The move could later be extended to an outright prohibition of vaping if adolescents migrate to tobacco flavors, seen as more legitimate products that help smokers quit their habit.
Addressing reporters at the White House, the president said that both he and First Lady Melania Trump were worried as parents of a teenage son about an outbreak of severe lung disease that has killed six people and sickened hundreds.
“We are both reading it,” he said. “A lot of people are reading, people are dying of vaping,” he added, vowing to act.
Trump was accompanied by Ned Sharpless, the acting head of the Food and Drug Administration (FDA) that regulates e-cigarettes and by Health and Human Services Secretary Alex Azar, who responded to a question about the proposed timeline by saying his agency would issue rules in the coming weeks.
Following the release of new guidance, “there will likely be about a 30-day delayed effective date,” said Azar.
“At that point, all flavored e-cigarettes other than tobacco flavor would have to be removed from the market.”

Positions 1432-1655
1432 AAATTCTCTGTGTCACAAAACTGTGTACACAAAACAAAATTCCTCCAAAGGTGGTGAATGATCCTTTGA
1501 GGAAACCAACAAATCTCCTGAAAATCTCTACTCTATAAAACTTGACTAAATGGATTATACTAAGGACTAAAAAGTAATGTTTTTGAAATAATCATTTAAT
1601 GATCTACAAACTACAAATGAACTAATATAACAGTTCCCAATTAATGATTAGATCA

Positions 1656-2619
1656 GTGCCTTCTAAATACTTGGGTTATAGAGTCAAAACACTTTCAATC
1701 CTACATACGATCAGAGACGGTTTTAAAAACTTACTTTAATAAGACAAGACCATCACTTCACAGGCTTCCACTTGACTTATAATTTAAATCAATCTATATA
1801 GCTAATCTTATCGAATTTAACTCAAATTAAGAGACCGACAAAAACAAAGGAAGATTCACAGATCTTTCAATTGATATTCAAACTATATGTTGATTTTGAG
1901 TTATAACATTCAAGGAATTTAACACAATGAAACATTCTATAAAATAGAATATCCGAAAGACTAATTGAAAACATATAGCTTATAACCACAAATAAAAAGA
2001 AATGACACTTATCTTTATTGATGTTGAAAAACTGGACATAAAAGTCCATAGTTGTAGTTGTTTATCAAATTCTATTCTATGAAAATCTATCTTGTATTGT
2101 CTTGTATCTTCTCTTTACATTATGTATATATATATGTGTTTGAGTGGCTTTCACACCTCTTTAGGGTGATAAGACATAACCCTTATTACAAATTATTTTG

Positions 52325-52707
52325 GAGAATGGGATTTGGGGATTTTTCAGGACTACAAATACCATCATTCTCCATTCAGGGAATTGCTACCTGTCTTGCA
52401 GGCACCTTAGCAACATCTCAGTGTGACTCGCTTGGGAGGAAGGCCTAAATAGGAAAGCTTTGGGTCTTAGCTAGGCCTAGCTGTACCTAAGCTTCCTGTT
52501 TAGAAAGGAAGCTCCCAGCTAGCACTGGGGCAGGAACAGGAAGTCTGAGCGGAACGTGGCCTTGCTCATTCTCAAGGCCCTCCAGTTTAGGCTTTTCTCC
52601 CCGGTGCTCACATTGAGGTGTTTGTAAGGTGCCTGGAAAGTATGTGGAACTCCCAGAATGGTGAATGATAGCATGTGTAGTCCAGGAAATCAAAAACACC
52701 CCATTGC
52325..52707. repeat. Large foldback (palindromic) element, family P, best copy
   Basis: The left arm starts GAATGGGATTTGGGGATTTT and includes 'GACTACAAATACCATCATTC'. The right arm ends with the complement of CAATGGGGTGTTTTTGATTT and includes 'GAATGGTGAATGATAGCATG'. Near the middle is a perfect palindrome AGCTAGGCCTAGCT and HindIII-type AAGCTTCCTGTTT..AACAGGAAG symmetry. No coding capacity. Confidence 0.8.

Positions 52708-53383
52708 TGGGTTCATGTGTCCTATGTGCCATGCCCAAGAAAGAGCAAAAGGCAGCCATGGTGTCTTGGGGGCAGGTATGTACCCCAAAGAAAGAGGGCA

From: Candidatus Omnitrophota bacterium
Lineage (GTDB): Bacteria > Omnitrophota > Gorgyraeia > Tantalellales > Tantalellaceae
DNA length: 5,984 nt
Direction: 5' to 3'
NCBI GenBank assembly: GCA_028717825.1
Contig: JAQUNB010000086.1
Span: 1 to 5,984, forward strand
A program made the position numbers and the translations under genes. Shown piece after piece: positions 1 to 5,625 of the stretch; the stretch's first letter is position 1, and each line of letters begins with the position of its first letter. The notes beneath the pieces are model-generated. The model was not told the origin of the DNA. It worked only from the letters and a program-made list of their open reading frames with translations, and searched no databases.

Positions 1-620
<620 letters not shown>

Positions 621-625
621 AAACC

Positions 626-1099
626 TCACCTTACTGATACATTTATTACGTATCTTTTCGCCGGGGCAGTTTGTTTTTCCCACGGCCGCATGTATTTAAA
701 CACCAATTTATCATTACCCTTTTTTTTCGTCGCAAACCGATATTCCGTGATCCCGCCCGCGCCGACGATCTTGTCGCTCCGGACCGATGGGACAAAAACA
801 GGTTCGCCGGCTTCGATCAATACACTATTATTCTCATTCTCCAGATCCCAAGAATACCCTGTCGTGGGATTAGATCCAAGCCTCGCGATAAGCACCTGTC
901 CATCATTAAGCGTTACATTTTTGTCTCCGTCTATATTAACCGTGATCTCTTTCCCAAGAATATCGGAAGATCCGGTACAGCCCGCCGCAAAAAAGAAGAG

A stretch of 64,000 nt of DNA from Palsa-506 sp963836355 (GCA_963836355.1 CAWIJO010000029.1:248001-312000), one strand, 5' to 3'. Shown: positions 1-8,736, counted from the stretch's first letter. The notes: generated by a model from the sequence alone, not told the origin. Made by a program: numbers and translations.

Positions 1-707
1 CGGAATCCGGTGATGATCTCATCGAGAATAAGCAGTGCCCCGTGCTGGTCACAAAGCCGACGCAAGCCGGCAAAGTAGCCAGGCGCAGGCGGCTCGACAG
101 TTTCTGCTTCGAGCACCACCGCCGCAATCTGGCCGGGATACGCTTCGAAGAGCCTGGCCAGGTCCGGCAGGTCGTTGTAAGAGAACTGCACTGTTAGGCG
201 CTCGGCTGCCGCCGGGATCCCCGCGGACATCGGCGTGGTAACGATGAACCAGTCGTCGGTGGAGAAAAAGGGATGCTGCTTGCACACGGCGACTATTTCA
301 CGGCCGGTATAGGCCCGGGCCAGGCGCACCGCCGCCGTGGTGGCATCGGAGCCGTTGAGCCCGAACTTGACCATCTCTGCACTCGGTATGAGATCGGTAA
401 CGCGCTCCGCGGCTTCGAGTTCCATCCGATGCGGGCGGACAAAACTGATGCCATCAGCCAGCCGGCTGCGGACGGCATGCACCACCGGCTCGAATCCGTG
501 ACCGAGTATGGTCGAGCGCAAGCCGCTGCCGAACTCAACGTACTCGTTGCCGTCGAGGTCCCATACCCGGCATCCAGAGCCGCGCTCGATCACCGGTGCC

The agency said in a release that non-tobacco flavors were being targeted for their youth appeal, with preliminary data for 2019 showing that more than a quarter of high school students had used e-cigarettes in the past 30 days.
The overwhelming majority reported using fruit, menthol or mint flavors.
While tobacco flavors will initially be exempt, manufacturers will still need to apply for FDA approval by May 2020 to continue to sell their products.
But Azar also tweeted: "If data show kids migrating to tobacco-flavored products, we will do what's necessary to tackle continued youth use of these products."